17. ARM - Atmospheric Heat Budget

    Broader source: All U.S. Department of Energy (DOE) Office Webpages (Extended Search)

    AFDC Printable Version Share this resource Send a link to EERE: Alternative Fuels Data Center Home Page to someone by E-mail Share EERE: Alternative Fuels Data Center Home Page on Facebook Tweet about EERE: Alternative Fuels Data Center Home Page on Twitter Bookmark EERE: Alternative1 First Use of Energy for All Purposes (Fuel and Nonfuel), 2002; Level: National5Sales for4,645 3,625 1,006 492 742EnergyOnItemResearchSOLICITATIONIMODI FICATION OFMaterialsAnnual Reports27,ListAtmospheric Heat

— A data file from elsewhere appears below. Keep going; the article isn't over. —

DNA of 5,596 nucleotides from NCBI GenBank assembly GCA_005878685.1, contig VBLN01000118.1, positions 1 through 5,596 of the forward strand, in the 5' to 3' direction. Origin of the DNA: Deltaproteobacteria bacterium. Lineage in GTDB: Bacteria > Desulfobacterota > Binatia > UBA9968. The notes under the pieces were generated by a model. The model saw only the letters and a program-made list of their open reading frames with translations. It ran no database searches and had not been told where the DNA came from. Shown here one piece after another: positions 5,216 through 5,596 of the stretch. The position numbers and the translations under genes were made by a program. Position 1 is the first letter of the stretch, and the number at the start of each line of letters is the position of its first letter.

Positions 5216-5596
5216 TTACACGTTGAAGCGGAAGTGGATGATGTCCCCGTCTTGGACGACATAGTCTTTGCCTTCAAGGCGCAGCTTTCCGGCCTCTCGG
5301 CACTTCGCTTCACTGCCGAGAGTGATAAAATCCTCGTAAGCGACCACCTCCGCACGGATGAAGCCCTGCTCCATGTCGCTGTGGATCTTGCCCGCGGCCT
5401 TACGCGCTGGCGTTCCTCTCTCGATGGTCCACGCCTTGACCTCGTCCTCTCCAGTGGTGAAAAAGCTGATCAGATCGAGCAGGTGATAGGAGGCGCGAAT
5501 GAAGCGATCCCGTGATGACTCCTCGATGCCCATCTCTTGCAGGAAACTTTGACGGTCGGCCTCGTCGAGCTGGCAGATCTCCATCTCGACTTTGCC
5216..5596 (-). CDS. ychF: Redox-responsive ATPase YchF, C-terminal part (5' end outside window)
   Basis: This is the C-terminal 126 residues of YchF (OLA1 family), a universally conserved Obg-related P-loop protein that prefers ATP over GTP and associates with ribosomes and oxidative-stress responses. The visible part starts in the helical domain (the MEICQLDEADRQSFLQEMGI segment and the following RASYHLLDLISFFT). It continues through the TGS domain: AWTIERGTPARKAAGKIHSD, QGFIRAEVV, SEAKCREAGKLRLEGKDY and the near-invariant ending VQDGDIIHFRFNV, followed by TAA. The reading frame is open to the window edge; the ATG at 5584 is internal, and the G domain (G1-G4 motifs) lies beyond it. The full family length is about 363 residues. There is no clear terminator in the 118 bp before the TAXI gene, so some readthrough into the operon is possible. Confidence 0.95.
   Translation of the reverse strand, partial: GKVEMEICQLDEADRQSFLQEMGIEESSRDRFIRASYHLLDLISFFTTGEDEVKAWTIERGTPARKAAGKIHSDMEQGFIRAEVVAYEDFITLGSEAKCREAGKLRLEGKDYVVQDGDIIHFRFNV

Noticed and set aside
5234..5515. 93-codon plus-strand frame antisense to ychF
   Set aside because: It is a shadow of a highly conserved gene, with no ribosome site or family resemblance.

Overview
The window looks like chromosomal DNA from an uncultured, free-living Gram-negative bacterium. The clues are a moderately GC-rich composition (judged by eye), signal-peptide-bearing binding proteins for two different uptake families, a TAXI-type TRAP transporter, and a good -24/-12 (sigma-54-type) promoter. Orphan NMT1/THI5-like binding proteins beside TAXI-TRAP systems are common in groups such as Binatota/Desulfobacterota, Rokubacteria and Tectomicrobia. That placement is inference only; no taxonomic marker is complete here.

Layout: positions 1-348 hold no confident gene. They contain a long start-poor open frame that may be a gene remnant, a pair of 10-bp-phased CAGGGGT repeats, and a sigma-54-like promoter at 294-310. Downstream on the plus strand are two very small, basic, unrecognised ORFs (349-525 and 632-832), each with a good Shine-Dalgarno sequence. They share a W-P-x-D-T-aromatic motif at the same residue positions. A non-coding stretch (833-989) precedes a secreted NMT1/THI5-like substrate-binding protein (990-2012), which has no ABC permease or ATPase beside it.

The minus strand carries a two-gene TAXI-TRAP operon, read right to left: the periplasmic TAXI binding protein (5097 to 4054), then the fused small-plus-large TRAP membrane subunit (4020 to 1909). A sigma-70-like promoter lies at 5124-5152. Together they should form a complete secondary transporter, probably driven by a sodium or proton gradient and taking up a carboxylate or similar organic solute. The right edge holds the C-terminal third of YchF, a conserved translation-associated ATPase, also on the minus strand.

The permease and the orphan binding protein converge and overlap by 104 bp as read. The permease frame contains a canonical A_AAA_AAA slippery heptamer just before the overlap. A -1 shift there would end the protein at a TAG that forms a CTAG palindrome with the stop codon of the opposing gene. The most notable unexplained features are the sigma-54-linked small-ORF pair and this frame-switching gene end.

18. ARM - Atmospheric Pressure

    Broader source: All U.S. Department of Energy (DOE) Office Webpages (Extended Search)

    AFDC Printable Version Share this resource Send a link to EERE: Alternative Fuels Data Center Home Page to someone by E-mail Share EERE: Alternative Fuels Data Center Home Page on Facebook Tweet about EERE: Alternative Fuels Data Center Home Page on Twitter Bookmark EERE: Alternative1 First Use of Energy for All Purposes (Fuel and Nonfuel), 2002; Level: National5Sales for4,645 3,625 1,006 492 742EnergyOnItemResearchSOLICITATIONIMODI FICATION OFMaterialsAnnual Reports27,ListAtmospheric

  19. Atmospheric PSF Interpolation

    Office of Scientific and Technical Information (OSTI)